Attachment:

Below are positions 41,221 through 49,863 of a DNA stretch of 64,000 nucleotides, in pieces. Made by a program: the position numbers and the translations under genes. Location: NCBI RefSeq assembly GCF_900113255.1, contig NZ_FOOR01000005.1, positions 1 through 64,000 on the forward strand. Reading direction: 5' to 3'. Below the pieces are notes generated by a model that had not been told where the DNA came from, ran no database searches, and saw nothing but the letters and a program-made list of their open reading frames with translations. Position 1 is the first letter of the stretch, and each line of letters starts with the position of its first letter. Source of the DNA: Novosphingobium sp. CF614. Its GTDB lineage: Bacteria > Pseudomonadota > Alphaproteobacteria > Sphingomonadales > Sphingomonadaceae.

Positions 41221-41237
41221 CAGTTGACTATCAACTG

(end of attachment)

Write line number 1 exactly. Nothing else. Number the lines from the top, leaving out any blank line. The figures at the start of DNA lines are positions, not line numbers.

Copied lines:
Below are positions 41,221 through 49,863 of a DNA stretch of 64,000 nucleotides, in pieces. Made by a program: the position numbers and the translations under genes. Location: NCBI RefSeq assembly GCF_900113255.1, contig NZ_FOOR01000005.1, positions 1 through 64,000 on the forward strand. Reading direction: 5' to 3'. Below the pieces are notes generated by a model that had not been told where the DNA came from, ran no database searches, and saw nothing but the letters and a program-made list of their open reading frames with translations. Position 1 is the first letter of the stretch, and each line of letters starts with the position of its first letter. Source of the DNA: Novosphingobium sp. CF614. Its GTDB lineage: Bacteria > Pseudomonadota > Alphaproteobacteria > Sphingomonadales > Sphingomonadaceae.